How To Find Leaks And Seal Them
October 1st, 2018 by kcunningham
Your Heating Ventilation and Air Conditioning (HVAC) system is in your home to provide ideal temperatures, so you could comfortably live even when the external environments are not so friendly to us humans.
We as homeowners would, of course, appreciate it when our equipment is performing well and effectively. It would then be safe to say that we and our HVAC are at the same side of the fence with a common goal, so it would only be right if we helped them out so that they could do their jobs better.
Many are unaware that our homes can have many places which can be a source for air leaks. These are gaps or crevices that are often unintended and allow coldness or warmth provided by our system to exit. Those that find their way out would have helped your units as needed temperatures would have been easily met and maintained if these had only stayed inside.
These cause your AC and furnace to work harder and longer than needed, increasing wear and tear and consumption of electricity and gas. Both of these effects would result in more money being paid and wasted as this could have been prevented.
Actually pinpointing where these are is tricky and will require a little creativity. Eyes alone won’t suffice as you probably won’t be able to find all of them solely through visual abilities.
You won’t be feeling for openings. On a windy or cold day with your heater turned on to warm up your place. Bring your hands close to different spots where you suspect there is a leak. Windows and doors most likely have more than one. If you feel cold air coming in, then there is a crevice which you’ll have to deal with.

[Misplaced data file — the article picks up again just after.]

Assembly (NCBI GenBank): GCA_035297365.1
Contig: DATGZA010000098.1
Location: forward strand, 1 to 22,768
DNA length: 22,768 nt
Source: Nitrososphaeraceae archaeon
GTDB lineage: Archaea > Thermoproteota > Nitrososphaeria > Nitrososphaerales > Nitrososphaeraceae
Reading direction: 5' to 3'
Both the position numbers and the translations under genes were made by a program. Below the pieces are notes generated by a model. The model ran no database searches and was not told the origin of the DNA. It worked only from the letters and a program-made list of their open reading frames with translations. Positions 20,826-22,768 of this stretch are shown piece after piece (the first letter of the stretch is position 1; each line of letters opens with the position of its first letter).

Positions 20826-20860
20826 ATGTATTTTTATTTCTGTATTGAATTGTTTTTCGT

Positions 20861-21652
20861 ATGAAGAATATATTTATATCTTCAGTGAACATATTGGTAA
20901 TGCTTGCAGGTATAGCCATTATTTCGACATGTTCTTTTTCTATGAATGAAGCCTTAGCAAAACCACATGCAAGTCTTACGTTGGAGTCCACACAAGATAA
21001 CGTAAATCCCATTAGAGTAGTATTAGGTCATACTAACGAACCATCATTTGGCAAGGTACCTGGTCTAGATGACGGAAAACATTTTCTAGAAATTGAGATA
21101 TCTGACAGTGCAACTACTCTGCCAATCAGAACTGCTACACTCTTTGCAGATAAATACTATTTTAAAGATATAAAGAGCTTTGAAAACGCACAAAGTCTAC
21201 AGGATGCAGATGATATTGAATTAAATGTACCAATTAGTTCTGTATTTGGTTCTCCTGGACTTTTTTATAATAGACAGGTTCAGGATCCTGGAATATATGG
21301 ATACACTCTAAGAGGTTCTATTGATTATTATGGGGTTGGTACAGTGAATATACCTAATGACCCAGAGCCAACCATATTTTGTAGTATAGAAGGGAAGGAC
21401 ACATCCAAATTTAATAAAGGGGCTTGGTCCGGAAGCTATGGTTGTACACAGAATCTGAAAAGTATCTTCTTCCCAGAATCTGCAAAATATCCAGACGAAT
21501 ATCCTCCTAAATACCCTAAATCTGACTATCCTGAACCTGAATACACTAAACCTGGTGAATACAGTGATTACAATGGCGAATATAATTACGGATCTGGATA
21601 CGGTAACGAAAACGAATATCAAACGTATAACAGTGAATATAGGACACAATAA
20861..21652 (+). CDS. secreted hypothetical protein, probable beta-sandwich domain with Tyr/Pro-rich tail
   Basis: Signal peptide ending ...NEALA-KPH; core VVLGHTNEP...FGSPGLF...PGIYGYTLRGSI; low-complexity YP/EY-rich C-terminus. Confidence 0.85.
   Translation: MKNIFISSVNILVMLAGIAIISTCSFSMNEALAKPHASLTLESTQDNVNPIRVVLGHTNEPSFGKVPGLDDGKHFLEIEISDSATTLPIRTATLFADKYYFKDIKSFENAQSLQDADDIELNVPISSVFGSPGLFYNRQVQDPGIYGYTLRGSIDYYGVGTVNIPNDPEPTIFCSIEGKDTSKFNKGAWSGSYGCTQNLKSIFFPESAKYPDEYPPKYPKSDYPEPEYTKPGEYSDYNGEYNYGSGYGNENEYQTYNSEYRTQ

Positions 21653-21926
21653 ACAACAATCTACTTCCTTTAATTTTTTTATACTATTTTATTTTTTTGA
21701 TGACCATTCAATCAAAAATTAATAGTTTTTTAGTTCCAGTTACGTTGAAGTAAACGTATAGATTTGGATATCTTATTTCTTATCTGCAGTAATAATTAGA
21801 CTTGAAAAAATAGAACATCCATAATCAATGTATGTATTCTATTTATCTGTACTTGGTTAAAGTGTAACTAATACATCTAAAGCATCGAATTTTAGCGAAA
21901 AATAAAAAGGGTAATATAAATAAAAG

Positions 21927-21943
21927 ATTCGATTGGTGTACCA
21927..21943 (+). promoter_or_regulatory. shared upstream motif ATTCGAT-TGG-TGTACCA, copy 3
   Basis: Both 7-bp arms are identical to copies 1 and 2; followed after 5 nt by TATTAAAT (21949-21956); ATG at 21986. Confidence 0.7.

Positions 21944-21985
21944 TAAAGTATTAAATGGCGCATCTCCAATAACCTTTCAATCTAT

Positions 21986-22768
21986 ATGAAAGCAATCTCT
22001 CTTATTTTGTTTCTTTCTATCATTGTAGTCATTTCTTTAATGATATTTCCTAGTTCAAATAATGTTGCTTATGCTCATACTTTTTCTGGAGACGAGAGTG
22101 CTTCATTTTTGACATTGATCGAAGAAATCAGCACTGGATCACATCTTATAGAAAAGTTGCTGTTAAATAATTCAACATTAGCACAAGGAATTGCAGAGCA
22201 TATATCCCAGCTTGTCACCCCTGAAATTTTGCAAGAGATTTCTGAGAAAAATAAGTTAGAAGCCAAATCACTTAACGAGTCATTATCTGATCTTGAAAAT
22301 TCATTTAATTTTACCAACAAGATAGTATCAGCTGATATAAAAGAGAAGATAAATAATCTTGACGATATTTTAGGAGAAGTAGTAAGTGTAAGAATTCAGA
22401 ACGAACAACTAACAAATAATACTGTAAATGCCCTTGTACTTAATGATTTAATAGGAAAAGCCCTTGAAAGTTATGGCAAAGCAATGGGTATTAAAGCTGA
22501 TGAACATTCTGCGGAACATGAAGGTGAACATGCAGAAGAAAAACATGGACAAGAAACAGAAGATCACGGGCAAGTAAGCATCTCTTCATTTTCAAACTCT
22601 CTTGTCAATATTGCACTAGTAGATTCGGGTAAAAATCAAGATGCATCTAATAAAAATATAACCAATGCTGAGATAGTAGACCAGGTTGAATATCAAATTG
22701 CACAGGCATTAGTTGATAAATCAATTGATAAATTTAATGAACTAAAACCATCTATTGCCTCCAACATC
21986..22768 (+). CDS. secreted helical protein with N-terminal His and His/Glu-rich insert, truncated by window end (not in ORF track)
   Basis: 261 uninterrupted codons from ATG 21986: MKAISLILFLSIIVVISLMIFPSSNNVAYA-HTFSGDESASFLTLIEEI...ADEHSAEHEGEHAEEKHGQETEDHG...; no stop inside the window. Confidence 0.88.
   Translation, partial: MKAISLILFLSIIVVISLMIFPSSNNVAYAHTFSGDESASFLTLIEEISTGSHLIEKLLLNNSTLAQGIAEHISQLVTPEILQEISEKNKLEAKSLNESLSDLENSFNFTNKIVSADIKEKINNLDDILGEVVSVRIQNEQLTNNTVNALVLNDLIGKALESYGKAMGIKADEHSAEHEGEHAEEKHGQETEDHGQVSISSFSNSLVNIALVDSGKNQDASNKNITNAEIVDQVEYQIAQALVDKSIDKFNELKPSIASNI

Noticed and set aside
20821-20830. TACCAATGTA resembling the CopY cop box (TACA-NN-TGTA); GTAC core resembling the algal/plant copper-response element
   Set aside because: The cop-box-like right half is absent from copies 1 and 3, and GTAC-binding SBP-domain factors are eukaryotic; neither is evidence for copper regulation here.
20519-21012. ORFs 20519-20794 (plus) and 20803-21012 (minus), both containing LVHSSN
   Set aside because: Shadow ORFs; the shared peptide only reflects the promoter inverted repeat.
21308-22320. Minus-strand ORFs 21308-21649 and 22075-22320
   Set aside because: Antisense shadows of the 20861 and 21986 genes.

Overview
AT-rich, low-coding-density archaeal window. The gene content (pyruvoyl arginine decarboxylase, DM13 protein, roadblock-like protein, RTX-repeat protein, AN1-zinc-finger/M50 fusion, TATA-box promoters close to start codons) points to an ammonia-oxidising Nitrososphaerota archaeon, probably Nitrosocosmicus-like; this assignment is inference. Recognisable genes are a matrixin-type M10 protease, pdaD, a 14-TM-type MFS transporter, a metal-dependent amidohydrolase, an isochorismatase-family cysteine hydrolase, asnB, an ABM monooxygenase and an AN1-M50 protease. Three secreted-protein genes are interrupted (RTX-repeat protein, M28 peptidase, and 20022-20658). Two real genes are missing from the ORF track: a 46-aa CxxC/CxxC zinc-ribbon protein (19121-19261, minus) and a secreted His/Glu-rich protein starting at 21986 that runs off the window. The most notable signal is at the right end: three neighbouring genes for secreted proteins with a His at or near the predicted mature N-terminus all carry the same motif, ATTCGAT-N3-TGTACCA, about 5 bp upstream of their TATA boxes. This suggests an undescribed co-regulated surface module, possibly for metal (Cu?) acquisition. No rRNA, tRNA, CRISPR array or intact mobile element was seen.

This is best done with wet hands as they become more sensitive.
Depressurize your home by closing all doors and windows. Shut down your HVAC and instead turn on all your exhaust fans in the kitchen and bathrooms. Light the incense and move it near places where you think leaks are present. An indicator will be if it’s blown inward or pulled outward.
Blower Door Test
A professional will handle this and will use a blower door to pull the air out of your home. They will then proceed inside to spot where the air is flowing from, which will be coming from leaks.
If your lights are labeled with ICAT, that means they are already insulated, and any further action won’t be necessary. If not, then an airtight baffle can easily handle this. Fit this into the housing then you are ready to go.
For gaps that are a quarter of an inch or smaller, then caulk would be best for this. These are inexpensive too.
Windows and Doors
Use weatherstrip for leaks in these parts. A door sweep should be used to block out drafts coming from below a door.
It wouldn’t hurt putting in a little work to aid your HVAC so they can better serve you. This will, in turn, benefit you a lot anyway in the long run, so why not get to it? If you find it too much of a hassle, then hire technicians or contractors to get this done. Call us, Thornton Heating, at (847) 905-1608. We’d be happy to take it off your hands.